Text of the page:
Again, those posts break easily. There's several methods for removing the float pin; you can use a sharp pair of wire cutters as shown but don't pry, just squeeze. You can also use a pair of needlenose pliers and grip the pin head, twisting while gently pulling outwards until the pin comes loose. Some have used a small nail or pin and lightly tapped from the end opposite the head, but use extreme caution if using this method as this is how many posts get broken. If you have an electric soldering iron (the larger the better), applying heat to the post with the pin head on it will help by expanding the aluminum a bit.

Lift the float and float needle up and off the carb. The late carbs have a viton-tipped needle that if the rubber is still resiliant can be reused. The early carbs will have a solid-steel needle. If the steel needle isn't worn, it can be polished and reused. Be aware that these are a leading cause of carb leaks, and it's hard to 'eyeball' these to tell if they're good. If you have doubts, I'd recommend replacement of both the needle and the seat.

Ok, several things going on here; the large 'screw' is the main jet. Unscrew it and remember to take its copper/brass washer with it. Above it is the float valve seat. To remove this, take out the screw and the 'Y' clamp that hold it in, then gently grip it with some pliers (if you intend to reuse it) and twist and pull until it's out. There's a o-ring seal on this, replace this if it's more than a year or so old; this is another known leak problem (on the late carbs) as these dry out/shrink. The early carbs will have a hex-head on the seat and are threaded in; simply put the right size socket on it and unscrew it. Both seats will have a small dome-shaped filter on them, don't lose these. If you find much 'stuff' under these, I'd recommend breaking the rack to remove the fuel 'tees' so you can thoroughly clean these passages out. Anything left in here can quickly cause even new valves to leak.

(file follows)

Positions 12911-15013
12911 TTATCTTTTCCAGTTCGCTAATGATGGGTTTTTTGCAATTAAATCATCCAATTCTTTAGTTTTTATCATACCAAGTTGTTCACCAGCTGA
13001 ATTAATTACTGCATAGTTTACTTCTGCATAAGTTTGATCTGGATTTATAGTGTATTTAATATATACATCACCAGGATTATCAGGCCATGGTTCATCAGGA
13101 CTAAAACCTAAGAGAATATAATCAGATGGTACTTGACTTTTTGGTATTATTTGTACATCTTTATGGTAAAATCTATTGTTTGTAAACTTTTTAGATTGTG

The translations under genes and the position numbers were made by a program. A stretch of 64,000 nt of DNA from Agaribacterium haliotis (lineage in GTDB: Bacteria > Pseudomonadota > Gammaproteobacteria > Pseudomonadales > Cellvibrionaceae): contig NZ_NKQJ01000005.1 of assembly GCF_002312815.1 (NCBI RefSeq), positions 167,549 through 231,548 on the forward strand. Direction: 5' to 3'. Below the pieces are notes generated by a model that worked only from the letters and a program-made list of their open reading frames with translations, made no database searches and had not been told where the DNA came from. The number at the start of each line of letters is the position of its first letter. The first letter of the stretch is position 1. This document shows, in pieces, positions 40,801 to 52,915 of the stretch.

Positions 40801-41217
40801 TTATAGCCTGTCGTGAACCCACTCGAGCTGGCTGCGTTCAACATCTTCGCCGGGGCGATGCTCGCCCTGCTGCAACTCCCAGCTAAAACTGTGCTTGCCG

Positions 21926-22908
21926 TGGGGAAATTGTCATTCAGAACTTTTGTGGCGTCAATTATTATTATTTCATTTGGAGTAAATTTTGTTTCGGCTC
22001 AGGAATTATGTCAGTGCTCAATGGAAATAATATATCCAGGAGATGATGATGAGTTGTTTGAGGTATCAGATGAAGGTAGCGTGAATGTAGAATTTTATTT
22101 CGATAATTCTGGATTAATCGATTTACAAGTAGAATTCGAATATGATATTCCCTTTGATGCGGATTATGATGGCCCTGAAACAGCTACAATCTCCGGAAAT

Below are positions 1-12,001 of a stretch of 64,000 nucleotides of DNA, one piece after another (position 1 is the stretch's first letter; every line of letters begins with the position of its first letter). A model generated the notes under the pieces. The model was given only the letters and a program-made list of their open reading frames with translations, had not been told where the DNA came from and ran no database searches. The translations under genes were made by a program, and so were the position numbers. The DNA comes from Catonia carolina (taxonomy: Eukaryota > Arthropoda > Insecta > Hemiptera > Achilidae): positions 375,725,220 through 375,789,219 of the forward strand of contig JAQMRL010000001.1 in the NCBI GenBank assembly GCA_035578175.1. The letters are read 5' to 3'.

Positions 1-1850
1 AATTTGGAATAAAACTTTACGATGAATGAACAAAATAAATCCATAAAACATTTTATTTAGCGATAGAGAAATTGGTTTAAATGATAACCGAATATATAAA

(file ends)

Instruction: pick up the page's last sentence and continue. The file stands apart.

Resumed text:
Directly below the now-removed main jet is the pilot jet. On most late carbs, this will be 'open' as seen here. Some '80 carbs may have a rubber plug covering this, if you found the remains of one or it doesn't fit tightly in the hole, you'll need to replace it (for more info on this recheck the linked guide). The '78-79 carbs will have a screw with a thin washer covering this passage, remove the screw.

The standard pilot jets are usually size 42.5, 47.5 if you're working with XJ carbs. NOTE: The pilot jets are brass/copper and the screwdriver slots on top of them strip out easily and then it's hell to get them out. I had to drill one out. So make sure your screwdriver is sharp and fits tightly when you put it in the jet, and put pressure on it and turn slowly. It helps to soak the jets in penetrating oil before you try and get them out. Especially if they haven't been out lately.

Part 2 to follow